However, Bilton also says the device won’t be coming any time soon; high-quality display costs need to keep falling before Apple can make a powerful AI-computer-inside-a-TV set affordable. Meanwhile, we’ve got plenty of set-top boxes (including Apple’s) and Google’s rebooted TV now, or in the next week or so.

It’s also still a picture of the future of television that basically says an Apple TV (or iTV) will be a lot like Apple’s iPhone 4S. It says the model for the smart TV is the smartphone — just Apple’s version, not Google’s.

Maybe a combination of a voice/touch interface, AI command and search functions, cloud storage, and a high-quality audio-video experience are enough. When I write it all down, it sounds pretty good. I’m sure Apple could sell TV sets like that at generous margins and turn them into a decent business.

It’s not really a breakthrough, though. With Xbox, Kinect and WinPhone, Microsoft already has voice, gesture and cloud components contributing to the living room experience. It doesn’t really change the fundamental economics of the television market, both in the number of sets sold each year and in the convoluted nature of the business relationships between cable providers, channels, content creators, software developers and so forth. Does Siri have a solution for that?

One solution proposed by John Hermann earlier this year is to stop trying to make TVs so smart, and just make them really good screens, dumb monitors for whatever content you want to throw onto them. But that doesn’t solve the problem of cable clutter and disintegrated services. It also doesn’t recognize that the future of every electronic device is most likely a networked one.

The real problem is that we’ve been thinking about televisions in terms of the wrong networks, whether wired speakers and set-top boxes, or smartphone-style apps that fetch Netflix and YouTube from the web.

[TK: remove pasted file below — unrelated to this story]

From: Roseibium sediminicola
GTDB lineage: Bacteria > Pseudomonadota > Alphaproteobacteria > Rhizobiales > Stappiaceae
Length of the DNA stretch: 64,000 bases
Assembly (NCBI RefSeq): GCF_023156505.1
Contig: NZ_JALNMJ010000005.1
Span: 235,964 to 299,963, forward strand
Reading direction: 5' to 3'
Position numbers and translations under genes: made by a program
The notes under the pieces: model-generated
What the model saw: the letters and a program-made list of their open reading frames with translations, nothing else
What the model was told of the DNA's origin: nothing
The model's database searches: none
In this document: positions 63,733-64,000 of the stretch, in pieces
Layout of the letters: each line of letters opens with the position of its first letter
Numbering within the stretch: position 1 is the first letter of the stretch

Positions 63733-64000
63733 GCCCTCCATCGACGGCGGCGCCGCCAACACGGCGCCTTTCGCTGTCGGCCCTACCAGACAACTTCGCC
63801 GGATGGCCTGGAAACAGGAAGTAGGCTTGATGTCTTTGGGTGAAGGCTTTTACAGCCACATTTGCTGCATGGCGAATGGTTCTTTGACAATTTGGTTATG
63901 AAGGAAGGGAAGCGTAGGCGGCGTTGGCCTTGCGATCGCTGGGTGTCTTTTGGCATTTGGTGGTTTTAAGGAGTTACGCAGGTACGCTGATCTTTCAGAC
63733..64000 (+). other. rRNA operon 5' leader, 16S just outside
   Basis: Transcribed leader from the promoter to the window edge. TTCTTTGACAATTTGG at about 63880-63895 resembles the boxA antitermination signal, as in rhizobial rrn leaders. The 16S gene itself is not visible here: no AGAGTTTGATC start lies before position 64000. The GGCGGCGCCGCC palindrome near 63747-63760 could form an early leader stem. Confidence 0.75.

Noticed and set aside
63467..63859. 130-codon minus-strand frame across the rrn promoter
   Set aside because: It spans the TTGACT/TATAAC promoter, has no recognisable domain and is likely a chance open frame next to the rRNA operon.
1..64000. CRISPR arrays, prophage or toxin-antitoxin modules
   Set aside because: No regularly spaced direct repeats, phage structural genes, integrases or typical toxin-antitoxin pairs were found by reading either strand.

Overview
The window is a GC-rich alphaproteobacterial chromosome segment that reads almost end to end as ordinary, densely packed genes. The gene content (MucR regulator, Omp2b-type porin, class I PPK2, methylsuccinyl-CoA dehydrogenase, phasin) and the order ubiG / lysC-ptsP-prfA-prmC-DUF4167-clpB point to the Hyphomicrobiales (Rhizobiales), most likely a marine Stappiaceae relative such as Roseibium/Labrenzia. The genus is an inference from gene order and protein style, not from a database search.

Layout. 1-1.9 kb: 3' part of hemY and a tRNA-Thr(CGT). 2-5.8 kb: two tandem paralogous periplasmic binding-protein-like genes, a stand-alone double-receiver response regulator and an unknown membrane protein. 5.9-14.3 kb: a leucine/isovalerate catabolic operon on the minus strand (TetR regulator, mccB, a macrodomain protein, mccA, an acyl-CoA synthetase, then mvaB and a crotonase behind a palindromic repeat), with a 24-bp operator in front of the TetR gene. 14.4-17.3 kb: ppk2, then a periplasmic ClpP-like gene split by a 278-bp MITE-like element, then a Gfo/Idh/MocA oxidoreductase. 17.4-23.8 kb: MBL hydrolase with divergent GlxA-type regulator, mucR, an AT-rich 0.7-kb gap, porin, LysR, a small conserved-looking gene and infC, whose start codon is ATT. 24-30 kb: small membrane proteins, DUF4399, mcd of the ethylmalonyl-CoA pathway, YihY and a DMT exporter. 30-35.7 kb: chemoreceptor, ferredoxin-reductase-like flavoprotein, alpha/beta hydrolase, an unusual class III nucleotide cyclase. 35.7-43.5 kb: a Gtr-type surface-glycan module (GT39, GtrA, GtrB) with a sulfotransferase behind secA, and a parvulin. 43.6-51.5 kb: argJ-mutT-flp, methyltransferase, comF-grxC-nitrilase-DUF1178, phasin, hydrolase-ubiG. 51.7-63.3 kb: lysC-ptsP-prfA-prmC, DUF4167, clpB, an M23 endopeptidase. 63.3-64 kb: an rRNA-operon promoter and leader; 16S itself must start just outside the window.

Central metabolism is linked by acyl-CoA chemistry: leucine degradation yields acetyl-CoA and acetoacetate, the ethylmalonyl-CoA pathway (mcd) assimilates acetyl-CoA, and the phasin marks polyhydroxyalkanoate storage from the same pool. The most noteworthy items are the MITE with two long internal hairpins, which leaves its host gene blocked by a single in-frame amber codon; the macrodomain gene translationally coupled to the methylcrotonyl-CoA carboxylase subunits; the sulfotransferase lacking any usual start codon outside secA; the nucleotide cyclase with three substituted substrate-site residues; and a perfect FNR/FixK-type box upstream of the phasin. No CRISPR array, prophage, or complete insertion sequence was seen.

I don’t see a future for the television where it becomes a stand-alone device, a unique experience fully contained in one box. I don’t think that’s the smartphone’s future either. The television, like the personal computer, will always have to be able to communicate with multiple devices, whether it’s doing that wired or wirelessly, on a local network or up in the cloud.

The smart TV of the future connects with my smartphone, my tablet, my laptop and my e-reader, as well as my refrigerator, my thermostat. Because it’s stationary and has the most screen real estate, it partially replaces the personal computer as the digital hub of the household, just as the smartphone replaces the PC as the digital hub for the individual.

Ultimately, it’s connections, not the internet or a lack of cables, that will make both smartphones and especially smart TVs smarter. In the process, it will reinvent our concept of what personal computing is, has been and ought to become. That’s what we’re waiting for.


French (Fr)English (United Kingdom)

Parmi nos clients